Texting is the process of writing, receiving, and reading text messages or emails on a cell phone, while driving is the act of regulating the direction of a car. Texting and driving are described as the act of reading or writing text messages or emails while driving a moving car. Driving when texting diverts the driver’s attention which can result in an accident. This is due to the fact that human attention can only be focused on one item at a time. Many critical incidents have been identified as a result of texting while driving; Allman determines that texting while driving is particularly risky in many countries (23). Transport authorities worldwide have considered texting while driving hazardous to the lives of both the passenger’s lives and the life of the driver, therefore, has placed heavy penalties on drivers found with such offense. In reality, the driver’s vision should always be in the rear while driving; this ensures maximum control of the vehicle and a view of anything on the road. The uninterrupted rear view can prevent unnecessary accidents that have been on the increase in many nations lately.
There are three sets of disruptions that drivers can face. Cognitive disruption results when sudden wondering of the driver disrupts the driver’s focus, this can be caused by depressive messages received while driving. The driver can sometimes intentionally leave the steering wheel to compose a text or to open and read a text; this can be termed manual disruption. Visual disruption is where the driver takes their vision off the road and decides to look somewhere else. When one looks at the phone while opening or composing a text, he or she is disrupted (Espejo 45). Most killer accidents can be associated to such distractions; texting appears very practical in causing such distractions. Texting can create manual, cognitive and even visual distraction. It, therefore, poses a relatively high proportion of danger to the people driving while texting.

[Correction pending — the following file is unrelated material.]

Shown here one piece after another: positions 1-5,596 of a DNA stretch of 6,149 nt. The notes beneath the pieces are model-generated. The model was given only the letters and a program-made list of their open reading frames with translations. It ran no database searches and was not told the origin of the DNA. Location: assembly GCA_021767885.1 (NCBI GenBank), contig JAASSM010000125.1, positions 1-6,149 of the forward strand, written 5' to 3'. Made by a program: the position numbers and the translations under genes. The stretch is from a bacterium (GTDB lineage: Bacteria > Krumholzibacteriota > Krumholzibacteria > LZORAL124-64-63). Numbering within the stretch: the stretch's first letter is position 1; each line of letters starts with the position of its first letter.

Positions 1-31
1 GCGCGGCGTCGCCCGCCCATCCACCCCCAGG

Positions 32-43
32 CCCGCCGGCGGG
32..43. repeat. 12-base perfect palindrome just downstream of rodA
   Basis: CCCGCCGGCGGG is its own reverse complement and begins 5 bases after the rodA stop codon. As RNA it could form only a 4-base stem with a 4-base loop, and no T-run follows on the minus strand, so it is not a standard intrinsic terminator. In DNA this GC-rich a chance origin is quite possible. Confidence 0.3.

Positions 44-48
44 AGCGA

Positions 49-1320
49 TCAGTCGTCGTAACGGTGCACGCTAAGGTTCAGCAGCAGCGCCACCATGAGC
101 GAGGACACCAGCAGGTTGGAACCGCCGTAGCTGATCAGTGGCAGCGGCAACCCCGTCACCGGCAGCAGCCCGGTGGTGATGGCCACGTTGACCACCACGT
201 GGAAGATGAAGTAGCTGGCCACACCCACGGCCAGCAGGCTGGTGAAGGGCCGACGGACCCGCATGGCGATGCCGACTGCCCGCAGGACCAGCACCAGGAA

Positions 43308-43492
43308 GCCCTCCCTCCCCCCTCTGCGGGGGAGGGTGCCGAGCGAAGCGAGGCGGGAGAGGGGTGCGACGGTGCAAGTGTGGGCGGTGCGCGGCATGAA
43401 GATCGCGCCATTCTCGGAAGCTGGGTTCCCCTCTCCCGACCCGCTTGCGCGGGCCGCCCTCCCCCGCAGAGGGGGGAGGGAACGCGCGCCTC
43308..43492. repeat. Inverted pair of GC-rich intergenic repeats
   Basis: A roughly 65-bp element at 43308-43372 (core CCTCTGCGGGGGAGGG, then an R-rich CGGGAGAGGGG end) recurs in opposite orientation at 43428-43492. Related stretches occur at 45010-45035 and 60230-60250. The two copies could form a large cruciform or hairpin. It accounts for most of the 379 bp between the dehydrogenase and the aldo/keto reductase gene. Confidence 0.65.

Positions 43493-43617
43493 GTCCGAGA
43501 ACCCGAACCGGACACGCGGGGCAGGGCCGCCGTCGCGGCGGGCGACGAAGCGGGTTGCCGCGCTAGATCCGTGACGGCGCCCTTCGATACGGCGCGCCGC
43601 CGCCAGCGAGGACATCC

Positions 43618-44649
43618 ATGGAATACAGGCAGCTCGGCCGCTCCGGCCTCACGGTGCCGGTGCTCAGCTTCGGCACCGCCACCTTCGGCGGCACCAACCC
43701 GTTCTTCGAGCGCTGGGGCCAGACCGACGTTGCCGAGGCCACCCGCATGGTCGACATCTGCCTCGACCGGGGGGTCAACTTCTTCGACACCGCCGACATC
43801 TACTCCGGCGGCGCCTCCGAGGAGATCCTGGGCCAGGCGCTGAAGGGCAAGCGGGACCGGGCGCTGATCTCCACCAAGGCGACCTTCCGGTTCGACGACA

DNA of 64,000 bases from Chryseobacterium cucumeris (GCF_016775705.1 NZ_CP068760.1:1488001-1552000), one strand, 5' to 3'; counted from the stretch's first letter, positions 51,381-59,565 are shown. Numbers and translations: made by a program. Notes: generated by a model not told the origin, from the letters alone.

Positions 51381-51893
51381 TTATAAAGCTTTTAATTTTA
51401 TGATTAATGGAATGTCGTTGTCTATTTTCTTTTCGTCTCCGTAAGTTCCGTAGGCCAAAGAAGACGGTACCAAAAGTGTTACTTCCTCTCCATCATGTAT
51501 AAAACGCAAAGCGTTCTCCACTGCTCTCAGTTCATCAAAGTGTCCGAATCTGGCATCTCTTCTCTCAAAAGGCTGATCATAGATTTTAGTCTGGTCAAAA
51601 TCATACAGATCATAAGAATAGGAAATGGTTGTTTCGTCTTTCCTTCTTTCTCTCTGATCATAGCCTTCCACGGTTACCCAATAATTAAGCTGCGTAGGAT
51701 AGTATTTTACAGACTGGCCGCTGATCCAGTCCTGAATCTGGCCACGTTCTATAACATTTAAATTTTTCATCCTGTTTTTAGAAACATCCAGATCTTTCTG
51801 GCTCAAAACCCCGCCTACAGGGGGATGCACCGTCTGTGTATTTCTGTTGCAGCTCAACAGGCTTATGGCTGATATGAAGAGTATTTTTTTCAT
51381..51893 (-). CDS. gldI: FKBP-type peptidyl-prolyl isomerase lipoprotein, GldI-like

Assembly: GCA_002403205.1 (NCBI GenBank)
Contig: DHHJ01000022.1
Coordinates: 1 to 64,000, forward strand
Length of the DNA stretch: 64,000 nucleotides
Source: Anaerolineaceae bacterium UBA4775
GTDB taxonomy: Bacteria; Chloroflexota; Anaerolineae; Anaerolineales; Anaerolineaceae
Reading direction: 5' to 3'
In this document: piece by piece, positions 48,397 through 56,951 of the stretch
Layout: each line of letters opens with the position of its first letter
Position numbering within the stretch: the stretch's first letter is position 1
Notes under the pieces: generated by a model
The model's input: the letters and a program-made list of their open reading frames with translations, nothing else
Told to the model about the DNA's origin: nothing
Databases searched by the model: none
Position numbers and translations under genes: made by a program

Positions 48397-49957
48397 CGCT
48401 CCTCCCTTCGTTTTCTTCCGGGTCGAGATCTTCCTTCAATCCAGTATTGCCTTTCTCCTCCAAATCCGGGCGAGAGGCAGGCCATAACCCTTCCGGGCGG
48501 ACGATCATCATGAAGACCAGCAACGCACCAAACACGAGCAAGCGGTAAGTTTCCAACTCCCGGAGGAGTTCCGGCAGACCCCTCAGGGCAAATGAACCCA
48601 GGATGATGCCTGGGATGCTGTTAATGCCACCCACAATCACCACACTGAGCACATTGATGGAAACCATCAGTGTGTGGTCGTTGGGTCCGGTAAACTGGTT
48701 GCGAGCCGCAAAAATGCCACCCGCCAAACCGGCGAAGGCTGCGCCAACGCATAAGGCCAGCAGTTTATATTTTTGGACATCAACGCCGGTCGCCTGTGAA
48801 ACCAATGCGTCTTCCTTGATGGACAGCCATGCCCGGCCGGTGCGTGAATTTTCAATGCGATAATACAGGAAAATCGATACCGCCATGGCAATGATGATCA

Several studies done in the United States on texting and driving. They unanimously conclude a negative view on texting drivers. Allman writes about a study carried by the United Kingdom-based insurance company. The company took a random sample of 100 pedestrians in a bus station. The sample was questioned, and the findings analyzed. Forty Percent of the respondents confirmed experiencing situations of texting while driving (page 25). The company carried out another survey taking a sample of 100 drivers in traffic in the United States. This research revealed forty percent of drivers who have experienced the same situation (Allman 25). Drews, Frank A., et al. “Text messaging during simulated driving,” studied texting while on simulated driving. They concluded a negative performance of driving. Texting while on the wheels is also dreadful to the pedestrians. A study on distraction and safety of pedestrians (Schwebel, David C., et al. “Distraction and pedestrian safety”), indicated that distraction from portable devices has a significant effect on the pedestrians. Texting while driving act has a proportionate rate to mobile phones emergence in the market. Drivers with smartphones able to access the internet are more likely exposed to the risks associated with texting while on the wheel. Smartphones create platforms for real-time information transfers that may cause extreme distractions to drivers.